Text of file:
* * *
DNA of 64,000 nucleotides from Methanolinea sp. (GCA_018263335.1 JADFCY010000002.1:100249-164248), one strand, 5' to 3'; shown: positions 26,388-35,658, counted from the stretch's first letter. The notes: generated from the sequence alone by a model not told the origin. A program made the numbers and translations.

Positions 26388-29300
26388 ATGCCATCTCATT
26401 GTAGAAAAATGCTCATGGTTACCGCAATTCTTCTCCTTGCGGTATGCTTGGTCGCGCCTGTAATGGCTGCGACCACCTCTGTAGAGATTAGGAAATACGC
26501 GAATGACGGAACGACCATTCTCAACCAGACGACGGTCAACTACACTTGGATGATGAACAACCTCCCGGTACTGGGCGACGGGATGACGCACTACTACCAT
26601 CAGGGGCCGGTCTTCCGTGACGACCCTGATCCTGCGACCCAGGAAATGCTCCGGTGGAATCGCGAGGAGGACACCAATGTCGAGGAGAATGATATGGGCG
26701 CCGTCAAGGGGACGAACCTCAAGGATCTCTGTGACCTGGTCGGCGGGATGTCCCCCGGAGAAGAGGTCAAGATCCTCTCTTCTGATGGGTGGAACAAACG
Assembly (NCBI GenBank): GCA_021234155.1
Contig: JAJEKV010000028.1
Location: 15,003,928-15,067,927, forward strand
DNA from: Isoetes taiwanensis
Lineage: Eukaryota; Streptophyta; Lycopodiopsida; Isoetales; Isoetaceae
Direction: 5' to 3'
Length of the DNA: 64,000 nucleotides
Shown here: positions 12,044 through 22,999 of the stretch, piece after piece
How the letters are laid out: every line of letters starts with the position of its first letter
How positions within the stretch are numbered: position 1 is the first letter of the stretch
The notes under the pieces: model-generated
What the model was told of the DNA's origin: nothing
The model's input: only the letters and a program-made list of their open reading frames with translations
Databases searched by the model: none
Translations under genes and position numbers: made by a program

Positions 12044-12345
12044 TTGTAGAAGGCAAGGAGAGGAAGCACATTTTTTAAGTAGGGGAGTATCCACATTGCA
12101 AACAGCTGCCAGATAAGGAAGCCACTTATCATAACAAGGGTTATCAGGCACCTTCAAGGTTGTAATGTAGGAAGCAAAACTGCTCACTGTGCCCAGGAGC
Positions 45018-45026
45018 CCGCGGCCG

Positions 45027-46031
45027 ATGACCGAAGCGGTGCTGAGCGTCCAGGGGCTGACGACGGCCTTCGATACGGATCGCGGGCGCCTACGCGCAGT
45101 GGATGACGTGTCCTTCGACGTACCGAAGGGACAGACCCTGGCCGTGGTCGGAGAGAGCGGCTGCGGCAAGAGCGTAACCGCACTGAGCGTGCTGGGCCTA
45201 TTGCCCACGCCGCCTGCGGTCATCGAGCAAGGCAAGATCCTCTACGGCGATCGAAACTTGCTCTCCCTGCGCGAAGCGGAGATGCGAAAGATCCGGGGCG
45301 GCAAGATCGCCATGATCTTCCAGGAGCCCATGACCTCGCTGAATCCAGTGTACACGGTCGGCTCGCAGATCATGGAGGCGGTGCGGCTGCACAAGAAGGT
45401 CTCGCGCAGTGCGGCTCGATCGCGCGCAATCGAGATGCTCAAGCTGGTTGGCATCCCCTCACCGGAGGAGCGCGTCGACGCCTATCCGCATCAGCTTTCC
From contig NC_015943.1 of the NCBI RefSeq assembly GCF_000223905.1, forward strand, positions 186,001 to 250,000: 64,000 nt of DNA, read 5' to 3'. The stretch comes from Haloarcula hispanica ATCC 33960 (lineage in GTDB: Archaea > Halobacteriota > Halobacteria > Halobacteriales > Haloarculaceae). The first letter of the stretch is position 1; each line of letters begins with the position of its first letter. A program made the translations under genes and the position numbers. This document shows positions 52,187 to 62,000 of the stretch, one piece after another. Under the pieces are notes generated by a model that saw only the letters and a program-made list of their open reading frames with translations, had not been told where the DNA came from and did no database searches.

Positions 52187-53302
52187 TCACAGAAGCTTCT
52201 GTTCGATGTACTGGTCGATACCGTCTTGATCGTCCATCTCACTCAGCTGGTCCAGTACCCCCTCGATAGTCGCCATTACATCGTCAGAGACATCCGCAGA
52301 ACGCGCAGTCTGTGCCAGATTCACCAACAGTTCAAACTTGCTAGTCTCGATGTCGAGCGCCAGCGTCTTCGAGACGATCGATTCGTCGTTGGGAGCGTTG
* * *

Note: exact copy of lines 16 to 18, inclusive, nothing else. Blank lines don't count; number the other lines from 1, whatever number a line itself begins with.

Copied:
How the letters are laid out: every line of letters starts with the position of its first letter
How positions within the stretch are numbered: position 1 is the first letter of the stretch
The notes under the pieces: model-generated